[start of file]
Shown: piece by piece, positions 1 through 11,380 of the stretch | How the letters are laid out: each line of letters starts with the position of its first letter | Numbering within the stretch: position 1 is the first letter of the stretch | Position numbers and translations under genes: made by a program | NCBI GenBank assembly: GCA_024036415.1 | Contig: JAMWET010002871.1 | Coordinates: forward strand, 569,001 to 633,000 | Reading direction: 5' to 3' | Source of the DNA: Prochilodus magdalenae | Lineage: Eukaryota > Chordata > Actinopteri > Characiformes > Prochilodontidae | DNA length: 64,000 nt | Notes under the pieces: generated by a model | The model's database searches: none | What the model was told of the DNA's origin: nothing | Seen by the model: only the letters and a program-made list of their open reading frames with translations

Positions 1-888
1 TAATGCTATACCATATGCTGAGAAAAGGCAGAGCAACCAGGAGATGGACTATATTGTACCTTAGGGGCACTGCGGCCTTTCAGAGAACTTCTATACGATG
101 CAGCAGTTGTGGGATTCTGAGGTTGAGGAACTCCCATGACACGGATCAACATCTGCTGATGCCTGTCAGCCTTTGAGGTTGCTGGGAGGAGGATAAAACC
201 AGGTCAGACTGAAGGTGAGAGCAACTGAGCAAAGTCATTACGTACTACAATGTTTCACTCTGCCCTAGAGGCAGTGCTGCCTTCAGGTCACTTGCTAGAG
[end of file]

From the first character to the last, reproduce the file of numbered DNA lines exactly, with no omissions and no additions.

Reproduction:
Shown: piece by piece, positions 1 through 11,380 of the stretch | How the letters are laid out: each line of letters starts with the position of its first letter | Numbering within the stretch: position 1 is the first letter of the stretch | Position numbers and translations under genes: made by a program | NCBI GenBank assembly: GCA_024036415.1 | Contig: JAMWET010002871.1 | Coordinates: forward strand, 569,001 to 633,000 | Reading direction: 5' to 3' | Source of the DNA: Prochilodus magdalenae | Lineage: Eukaryota > Chordata > Actinopteri > Characiformes > Prochilodontidae | DNA length: 64,000 nt | Notes under the pieces: generated by a model | The model's database searches: none | What the model was told of the DNA's origin: nothing | Seen by the model: only the letters and a program-made list of their open reading frames with translations

Positions 1-888
1 TAATGCTATACCATATGCTGAGAAAAGGCAGAGCAACCAGGAGATGGACTATATTGTACCTTAGGGGCACTGCGGCCTTTCAGAGAACTTCTATACGATG
101 CAGCAGTTGTGGGATTCTGAGGTTGAGGAACTCCCATGACACGGATCAACATCTGCTGATGCCTGTCAGCCTTTGAGGTTGCTGGGAGGAGGATAAAACC
201 AGGTCAGACTGAAGGTGAGAGCAACTGAGCAAAGTCATTACGTACTACAATGTTTCACTCTGCCCTAGAGGCAGTGCTGCCTTCAGGTCACTTGCTAGAG